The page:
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Home Brew Forums > Home Brewing Beer > Bottling/Kegging > Why the hate on agitating?
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Old 05-11-2011, 08:35 PM   #1
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Default Why the hate on agitating?

I see lots of threads where people set a psi and leave it for weeks to achieve proper carb. I still don't understand why. Dissolved co2 is dissolved co2 so there can't be a taste difference.

I set at 30psi and agitate till I no longer hear bubbling. then I release the pressure and re pressurize at serving pressure. after an overnight in the kegerator to cool down I always get a perfect carb and perfect pour in < 24 hours.

Why are people waiting weeks to get the same carbonation you can get in five minutes?

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Old 05-11-2011, 08:38 PM   #2
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if you set it at serving pressure then there's no way to over carb. also cold conditioning for a week or two is usually a good thing. my beers are usually carbed decently with in a few days and pretty much done in a week. but they always taste better after two weeks in the fridge (and even better after three if they make it that long)

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Old 05-11-2011, 08:43 PM   #3
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It's not just a carb level. We like to condition the ale as well. I understand what you are saying if you need to rush a beer, but the quality does improve with time so if no need to rush, then don't rush.

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Old 05-11-2011, 08:46 PM   #4
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Also, the carbonic acid you are rushing into the beer by force carbing takes time to dissipate. No matter the technique, proper conditioning takes about 2-3 weeks in the keg before the beer is hitting its prime. Many of us just do the waiting while carbing. It is less work and easier to attain my desired volumes of CO2.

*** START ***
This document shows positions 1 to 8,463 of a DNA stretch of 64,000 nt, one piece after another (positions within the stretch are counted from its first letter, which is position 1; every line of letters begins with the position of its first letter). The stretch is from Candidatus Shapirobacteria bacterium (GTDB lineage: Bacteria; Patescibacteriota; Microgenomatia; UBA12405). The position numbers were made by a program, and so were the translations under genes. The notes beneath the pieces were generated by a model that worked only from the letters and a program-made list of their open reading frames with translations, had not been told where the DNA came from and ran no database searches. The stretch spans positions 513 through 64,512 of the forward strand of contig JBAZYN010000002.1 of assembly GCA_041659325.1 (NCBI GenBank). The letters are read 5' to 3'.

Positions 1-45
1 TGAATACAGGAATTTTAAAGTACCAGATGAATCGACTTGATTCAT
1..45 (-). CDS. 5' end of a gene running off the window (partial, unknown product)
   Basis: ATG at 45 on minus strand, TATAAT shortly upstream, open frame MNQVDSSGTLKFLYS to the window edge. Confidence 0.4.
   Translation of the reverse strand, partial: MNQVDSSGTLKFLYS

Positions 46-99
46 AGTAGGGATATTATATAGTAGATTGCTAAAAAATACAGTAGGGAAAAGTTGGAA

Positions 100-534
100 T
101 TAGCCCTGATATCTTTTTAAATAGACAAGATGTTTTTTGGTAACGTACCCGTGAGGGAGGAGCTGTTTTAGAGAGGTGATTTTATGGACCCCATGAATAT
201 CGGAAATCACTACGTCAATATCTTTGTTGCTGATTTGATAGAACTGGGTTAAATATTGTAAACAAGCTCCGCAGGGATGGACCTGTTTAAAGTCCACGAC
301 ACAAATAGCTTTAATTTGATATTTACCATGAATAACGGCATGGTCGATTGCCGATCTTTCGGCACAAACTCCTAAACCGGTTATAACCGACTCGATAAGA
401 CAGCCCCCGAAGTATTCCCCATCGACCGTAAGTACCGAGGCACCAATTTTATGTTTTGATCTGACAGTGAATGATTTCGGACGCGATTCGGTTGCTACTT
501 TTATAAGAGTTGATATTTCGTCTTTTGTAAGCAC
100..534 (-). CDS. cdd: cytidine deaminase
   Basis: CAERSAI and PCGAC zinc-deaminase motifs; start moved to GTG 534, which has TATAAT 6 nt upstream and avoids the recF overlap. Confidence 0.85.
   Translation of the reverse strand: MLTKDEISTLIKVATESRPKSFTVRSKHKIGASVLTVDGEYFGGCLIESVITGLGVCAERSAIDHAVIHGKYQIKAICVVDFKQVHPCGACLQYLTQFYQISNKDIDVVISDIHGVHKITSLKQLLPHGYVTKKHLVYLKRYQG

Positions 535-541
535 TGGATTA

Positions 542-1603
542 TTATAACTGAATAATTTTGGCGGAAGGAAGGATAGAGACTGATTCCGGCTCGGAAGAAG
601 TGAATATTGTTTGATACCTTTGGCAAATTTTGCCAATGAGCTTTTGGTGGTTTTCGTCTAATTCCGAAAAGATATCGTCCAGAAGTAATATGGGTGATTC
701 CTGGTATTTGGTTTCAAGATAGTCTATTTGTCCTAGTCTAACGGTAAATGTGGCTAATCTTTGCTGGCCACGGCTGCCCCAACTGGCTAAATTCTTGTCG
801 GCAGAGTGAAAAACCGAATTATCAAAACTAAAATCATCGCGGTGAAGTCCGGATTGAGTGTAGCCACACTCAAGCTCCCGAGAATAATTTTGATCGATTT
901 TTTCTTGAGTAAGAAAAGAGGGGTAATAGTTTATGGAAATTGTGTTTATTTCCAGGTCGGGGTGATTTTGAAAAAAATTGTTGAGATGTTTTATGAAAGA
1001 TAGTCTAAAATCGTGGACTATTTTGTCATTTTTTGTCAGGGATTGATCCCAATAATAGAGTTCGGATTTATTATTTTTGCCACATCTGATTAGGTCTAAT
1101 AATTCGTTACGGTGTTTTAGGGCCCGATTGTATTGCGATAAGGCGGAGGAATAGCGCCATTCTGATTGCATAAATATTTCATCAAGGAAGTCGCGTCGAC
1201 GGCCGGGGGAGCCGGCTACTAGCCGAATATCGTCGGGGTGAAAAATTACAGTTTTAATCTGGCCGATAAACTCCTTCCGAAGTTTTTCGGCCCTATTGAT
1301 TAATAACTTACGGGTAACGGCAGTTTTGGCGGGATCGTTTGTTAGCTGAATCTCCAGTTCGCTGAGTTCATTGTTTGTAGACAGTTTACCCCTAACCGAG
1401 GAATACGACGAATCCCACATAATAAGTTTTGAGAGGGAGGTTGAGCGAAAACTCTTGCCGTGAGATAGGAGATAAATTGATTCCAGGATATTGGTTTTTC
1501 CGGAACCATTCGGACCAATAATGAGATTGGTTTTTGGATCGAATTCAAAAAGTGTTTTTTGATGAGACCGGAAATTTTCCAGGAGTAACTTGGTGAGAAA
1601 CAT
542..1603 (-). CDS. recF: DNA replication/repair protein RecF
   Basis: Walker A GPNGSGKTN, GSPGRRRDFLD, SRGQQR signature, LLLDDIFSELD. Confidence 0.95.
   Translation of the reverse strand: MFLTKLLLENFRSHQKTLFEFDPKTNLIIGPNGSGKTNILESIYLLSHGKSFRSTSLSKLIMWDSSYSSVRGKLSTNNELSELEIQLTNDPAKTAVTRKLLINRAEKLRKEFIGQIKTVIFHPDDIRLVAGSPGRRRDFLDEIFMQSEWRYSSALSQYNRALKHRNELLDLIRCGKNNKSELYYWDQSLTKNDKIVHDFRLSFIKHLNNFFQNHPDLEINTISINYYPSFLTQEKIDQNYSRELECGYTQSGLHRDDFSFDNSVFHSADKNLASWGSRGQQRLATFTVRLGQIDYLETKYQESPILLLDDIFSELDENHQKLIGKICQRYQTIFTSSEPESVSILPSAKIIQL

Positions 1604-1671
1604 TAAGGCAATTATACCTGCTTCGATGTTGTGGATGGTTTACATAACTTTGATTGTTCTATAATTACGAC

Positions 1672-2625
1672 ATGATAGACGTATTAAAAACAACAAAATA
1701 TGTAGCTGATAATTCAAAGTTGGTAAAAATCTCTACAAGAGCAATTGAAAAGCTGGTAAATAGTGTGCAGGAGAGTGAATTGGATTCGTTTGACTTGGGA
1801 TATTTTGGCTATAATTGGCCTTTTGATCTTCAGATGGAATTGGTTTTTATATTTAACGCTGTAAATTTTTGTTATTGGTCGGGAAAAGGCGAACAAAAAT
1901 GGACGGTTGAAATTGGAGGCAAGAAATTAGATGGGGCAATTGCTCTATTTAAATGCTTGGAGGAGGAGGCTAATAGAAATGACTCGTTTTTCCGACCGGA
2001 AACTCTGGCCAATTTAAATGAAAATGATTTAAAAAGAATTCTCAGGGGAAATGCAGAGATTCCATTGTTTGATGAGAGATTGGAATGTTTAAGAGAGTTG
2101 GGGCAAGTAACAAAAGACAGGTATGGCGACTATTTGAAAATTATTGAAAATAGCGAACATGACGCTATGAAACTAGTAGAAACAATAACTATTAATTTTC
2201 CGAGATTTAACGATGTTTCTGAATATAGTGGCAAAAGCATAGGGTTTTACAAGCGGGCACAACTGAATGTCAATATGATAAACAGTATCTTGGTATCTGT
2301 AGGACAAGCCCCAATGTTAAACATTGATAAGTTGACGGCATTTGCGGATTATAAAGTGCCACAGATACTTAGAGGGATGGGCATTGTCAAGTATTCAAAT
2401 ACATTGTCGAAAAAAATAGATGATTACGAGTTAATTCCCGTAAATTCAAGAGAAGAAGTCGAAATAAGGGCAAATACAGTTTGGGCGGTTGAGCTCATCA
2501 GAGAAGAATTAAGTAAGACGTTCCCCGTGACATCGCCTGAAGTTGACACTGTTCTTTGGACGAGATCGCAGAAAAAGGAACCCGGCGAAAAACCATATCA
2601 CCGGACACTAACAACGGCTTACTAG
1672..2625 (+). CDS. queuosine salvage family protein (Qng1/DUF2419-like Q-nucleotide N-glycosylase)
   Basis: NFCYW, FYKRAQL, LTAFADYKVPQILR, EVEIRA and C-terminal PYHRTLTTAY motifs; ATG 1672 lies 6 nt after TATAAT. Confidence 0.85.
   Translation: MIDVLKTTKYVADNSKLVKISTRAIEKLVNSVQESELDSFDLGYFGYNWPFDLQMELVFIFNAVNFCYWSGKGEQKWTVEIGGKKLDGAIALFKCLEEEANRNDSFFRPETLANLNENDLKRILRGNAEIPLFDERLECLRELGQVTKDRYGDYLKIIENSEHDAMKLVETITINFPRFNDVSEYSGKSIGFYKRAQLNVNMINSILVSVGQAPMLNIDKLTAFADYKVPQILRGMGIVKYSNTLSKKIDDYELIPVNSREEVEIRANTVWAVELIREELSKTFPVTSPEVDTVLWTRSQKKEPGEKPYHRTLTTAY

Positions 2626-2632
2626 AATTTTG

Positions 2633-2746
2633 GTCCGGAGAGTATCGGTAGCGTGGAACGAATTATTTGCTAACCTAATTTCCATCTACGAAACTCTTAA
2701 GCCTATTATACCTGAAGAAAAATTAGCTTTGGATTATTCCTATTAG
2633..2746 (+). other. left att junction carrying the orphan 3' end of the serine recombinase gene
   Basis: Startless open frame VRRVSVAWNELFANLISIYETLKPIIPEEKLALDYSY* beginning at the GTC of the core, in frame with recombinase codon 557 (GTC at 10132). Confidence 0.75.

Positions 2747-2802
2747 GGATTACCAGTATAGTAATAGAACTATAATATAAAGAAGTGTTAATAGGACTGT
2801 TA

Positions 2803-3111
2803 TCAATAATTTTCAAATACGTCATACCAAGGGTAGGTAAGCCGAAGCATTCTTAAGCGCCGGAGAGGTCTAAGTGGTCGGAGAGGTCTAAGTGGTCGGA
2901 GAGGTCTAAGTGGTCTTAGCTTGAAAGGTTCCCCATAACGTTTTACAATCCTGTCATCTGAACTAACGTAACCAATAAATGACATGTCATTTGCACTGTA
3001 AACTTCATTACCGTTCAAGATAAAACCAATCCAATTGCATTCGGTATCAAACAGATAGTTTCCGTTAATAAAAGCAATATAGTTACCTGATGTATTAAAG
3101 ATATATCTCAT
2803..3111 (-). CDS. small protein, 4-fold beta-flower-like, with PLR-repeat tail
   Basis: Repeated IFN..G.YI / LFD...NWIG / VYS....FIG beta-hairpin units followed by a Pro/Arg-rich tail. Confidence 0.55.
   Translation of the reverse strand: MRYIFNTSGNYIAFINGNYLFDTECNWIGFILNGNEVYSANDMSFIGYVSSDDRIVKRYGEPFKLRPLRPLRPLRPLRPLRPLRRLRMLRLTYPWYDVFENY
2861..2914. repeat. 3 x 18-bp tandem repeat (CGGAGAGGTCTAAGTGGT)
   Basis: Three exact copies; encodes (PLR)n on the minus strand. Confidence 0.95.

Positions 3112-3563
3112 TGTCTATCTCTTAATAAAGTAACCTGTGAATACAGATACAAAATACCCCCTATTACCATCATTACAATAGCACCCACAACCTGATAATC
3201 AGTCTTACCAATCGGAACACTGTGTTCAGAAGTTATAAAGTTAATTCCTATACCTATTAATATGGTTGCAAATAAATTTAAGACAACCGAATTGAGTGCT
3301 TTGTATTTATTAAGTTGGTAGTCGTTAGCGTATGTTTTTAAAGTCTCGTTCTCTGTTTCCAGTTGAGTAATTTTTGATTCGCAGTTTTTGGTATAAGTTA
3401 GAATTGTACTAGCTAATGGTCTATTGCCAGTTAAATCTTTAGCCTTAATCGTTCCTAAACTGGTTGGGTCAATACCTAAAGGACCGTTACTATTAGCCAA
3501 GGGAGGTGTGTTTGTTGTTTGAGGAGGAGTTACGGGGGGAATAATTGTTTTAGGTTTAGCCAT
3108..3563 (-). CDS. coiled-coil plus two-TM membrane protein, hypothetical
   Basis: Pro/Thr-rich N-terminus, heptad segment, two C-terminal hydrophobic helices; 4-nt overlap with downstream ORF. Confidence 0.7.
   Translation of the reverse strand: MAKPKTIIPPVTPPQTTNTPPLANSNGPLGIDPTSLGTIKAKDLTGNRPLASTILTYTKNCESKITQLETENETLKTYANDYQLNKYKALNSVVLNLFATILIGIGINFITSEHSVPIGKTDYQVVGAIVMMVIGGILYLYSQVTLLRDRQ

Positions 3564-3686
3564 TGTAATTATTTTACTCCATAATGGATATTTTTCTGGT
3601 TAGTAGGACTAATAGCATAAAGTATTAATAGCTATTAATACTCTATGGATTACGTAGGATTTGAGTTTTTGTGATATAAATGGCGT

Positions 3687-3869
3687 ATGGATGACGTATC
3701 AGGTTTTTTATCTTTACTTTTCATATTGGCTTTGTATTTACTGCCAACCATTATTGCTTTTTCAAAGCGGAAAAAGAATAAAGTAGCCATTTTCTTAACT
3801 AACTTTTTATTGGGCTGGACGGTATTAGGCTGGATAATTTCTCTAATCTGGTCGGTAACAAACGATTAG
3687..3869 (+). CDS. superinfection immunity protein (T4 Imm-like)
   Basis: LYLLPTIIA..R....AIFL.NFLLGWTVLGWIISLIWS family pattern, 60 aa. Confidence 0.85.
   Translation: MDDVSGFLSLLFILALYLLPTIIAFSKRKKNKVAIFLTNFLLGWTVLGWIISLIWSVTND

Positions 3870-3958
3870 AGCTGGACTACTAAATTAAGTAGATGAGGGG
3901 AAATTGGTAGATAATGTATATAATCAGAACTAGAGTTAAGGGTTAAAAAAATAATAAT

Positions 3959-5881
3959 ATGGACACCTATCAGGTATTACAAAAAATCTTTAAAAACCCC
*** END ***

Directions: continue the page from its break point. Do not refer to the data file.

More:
But, to each his own.

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Old 05-11-2011, 08:50 PM   #5
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Originally Posted by rycov View Post
if you set it at serving pressure then there's no way to over carb. also cold conditioning for a week or two is usually a good thing. my beers are usually carbed decently with in a few days and pretty much done in a week. but they always taste better after two weeks in the fridge (and even better after three if they make it that long)
is over carbing really a problem for most people who agitate? I just find it odd that in all the batches I've done I've never encountered that as an issue. reading all the stuff on this site makes it sound like you're pretty much guaranteed to over carb if you agitate but I'm just saying I'm skeptical. i have screwed everything else up in brewing about as bad as it can be but overcarbing seems to be beyond even my level of fail. I should add that I'm force carbing at room temp, which is less co2 than at refridge temp.

beers tasting better with time in a fridge has nothing to do with the carbing method I wouldn't think, after the first few hours. I'm no BJCP grandmaster lvl 5. nightelf mohawk but I really can't tell the difference in my beers based on just time in the fridge. I can detect hops mellowing out over time and such in certain beers though, so I'm not a total noob.